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Homeostasis

Balanced internal condition


of cells
Also called equilibrium
Maintained
by
plasma
membrane controlling what
enters & leaves the cell.

DEFINITION
Process that regulates the chemical
and
physical
parameters
in
the
internal environment so that the
conditions are always suitable to meet
the needs of the cell

3 components of homeostatic control


system:
a receptor (detects signal),
a control centre (receives info and
processes it)
an effector (carries out appropriate
response)

Body Processes that need


Homeostasis
1. Thermoregulation
2. Osmoregulation

Thermoregulation
Regulation of temperature
Stability of the optimal body
temperature is very essential for
the normal functioning of all
biological reactions
Two types of animals: ectotherms
and endotherms

Ectotherms
Ectotherms
use
the
external
environment
and
behavioral
mechanisms to maintain a thermal
balance
Ectotherms
show
behavioral
and
structural adaptations, which help them
to adjust to temperature changes.
For example,
hibernation and aestivation.
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Endotherms
Have a constant body temperature and
use
a
variety
of
physiological
mechanisms to maintain a constant
internal temperature.
EXAMPLES
Shivering
Sweating

Osmoregulation
Water in an animals body is distributed between
the intracellular and extracellular compartments.
In order to maintain osmotic balance, the
extracellular compartment of an animals body
(including its blood plasma) must be able to take
water from its environment or to excrete excess
water into its environment.
It keeps the organism's fluids from becoming too
diluted or too concentrated
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Transport through cell


membranes

The phospholipid bilayer is a good barrier around cells,


especially to water soluble molecules. However, for the
cell to survive some materials need to be able to enter
and leave the cell.
There are 3 basic mechanisms:

1.

PASSIVE TRANSPORTDIFFUSION

2.

OSMOSIS

3.

ACTIVE TRANSPORT

DIFFUSION

and

FACILITATED

Osmosis
Diffusion of water
across a membrane
Moves from
water
concentration
solute)
to
water
concentration
solute)

HIGH
(low
LOW

Diffusion across a membrane

Semipermeable
membrane

(high
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Osmosis: Diffusion of H2O


Across A Membrane

High H2O concentration


Low solute concentration

Low H2O concentration


High solute concentration
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Water moves from areas of low solute concentration to areas of high solute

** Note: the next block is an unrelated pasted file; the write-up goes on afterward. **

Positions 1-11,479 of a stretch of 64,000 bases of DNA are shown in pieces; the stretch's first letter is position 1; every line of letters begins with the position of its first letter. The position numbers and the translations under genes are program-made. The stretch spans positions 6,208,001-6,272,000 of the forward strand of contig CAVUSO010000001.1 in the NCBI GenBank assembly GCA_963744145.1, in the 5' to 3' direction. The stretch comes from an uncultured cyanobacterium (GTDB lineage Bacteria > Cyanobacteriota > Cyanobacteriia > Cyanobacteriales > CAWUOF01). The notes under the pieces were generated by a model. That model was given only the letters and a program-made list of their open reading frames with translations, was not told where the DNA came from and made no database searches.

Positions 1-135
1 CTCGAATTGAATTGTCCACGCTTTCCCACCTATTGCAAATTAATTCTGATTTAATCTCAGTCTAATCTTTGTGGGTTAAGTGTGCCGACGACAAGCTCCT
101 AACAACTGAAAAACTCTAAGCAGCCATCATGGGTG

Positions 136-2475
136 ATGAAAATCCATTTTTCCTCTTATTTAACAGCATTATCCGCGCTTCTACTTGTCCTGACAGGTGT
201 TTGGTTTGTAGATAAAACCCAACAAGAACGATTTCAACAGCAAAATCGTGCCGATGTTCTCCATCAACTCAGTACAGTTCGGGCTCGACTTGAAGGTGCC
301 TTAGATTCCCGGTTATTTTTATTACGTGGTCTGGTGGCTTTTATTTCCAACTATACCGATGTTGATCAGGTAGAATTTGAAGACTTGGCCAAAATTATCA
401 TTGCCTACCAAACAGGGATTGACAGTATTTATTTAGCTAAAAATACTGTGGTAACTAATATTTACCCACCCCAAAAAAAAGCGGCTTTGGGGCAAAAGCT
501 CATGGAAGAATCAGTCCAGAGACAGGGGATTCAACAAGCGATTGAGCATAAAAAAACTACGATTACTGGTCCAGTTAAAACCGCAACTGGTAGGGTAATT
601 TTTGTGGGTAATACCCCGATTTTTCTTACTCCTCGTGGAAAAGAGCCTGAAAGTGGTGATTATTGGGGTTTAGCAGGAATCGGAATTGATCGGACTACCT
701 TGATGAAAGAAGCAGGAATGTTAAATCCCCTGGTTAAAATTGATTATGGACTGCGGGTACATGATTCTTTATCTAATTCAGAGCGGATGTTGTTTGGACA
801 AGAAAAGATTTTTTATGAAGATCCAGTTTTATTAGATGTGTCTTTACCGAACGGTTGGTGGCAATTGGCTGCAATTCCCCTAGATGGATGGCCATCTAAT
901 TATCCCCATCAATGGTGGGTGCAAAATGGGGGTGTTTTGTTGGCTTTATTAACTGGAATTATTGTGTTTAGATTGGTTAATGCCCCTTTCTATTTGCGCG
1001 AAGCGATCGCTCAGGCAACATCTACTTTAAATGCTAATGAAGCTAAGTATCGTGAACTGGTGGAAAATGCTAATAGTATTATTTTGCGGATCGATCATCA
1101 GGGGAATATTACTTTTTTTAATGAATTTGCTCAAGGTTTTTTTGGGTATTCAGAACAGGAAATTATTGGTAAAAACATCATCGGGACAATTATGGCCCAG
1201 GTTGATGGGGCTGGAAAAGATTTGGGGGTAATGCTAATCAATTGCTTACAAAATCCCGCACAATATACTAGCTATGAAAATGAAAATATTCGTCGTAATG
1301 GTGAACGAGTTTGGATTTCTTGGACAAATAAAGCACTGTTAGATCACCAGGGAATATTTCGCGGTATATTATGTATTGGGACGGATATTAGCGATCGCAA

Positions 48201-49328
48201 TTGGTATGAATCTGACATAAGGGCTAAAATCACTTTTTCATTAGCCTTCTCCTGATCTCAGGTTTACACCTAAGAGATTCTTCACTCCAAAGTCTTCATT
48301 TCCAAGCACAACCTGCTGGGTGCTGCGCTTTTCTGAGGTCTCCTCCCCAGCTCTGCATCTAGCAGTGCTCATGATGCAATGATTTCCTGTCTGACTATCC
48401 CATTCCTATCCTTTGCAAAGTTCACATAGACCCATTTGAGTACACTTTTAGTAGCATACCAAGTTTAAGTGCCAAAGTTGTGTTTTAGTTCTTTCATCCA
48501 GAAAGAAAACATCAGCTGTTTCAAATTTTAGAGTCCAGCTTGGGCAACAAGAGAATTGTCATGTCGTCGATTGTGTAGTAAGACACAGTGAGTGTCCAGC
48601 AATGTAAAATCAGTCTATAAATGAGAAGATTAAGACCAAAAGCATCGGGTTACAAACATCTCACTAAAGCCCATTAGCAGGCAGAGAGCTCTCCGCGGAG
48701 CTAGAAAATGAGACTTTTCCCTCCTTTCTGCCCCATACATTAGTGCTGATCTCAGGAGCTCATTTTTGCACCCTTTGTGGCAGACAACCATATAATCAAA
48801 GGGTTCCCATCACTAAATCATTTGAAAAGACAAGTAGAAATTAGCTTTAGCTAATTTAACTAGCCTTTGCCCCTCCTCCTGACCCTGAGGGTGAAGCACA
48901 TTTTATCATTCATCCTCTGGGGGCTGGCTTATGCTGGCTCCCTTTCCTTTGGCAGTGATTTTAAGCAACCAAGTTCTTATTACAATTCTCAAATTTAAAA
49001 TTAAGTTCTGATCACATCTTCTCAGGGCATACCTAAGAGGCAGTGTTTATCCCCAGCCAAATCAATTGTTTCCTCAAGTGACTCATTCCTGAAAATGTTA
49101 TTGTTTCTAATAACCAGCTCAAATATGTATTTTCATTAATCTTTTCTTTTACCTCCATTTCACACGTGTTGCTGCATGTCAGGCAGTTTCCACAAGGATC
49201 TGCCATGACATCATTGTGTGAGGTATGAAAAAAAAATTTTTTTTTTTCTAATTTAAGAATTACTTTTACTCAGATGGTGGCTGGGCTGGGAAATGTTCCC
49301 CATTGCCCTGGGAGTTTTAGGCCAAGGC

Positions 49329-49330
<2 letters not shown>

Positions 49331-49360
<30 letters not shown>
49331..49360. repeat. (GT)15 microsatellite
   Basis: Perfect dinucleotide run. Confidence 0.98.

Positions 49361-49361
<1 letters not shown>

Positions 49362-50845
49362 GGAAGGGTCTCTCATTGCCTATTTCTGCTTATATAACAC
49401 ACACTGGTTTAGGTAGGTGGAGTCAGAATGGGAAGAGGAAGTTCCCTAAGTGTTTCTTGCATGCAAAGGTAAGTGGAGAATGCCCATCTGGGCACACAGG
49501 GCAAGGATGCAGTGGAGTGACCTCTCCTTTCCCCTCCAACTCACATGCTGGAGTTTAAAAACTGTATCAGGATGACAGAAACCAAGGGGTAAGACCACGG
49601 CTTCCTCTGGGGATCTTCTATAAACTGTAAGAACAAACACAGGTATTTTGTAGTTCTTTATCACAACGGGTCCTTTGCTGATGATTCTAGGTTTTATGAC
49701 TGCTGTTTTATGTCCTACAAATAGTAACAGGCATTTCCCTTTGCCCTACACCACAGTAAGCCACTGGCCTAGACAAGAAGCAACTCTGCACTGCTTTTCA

concentration.
Water molecules will cross membranes until the concentrations of water &
solutes is equal on both sides of the membrane; called equilibrium
At equilibrium, molecules continue to move across membranes evenly so
there is no net movement

copyright cmassengale

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Simple Diffusion
Requires NO
energy
Molecules
move
from
area of HIGH
to
LOW
concentration
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DIFFUSION
Diffusion
is
a
PASSIVE process
which means no
energy is used
to
make
the
molecules
move,
they
have a natural
KINETIC ENERGY

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Diffusion of Liquids

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Facilitated diffusion
Doesnt require energy
Uses
transport
proteins to move from
high to low concentration
Examples: Glucose or
amino acids moving from
blood into a cell.
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Facilitated Diffusion
Molecules will randomly move through
the pores in Channel Proteins.

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Types of Transport
Proteins
Channel
proteins
are
embedded in the cell membrane
& have a pore for materials to
cross
Carrier proteins can change
shape to move material from one
side of the membrane to the
other
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Facilitated Diffusion
Some
Carrier/Chaperone
proteins do not
extend through
the membrane.
They bond and
drag molecules
through the lipid
bilayer and
release them on
the opposite side.

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Carrier Proteins
Other carrier
proteins
change shape
to
move
materials
across the cell
membrane
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Active Transport
Requires energy or ATP
Moves materials from
LOW
to
HIGH
concentration
AGAINST
gradient

concentration

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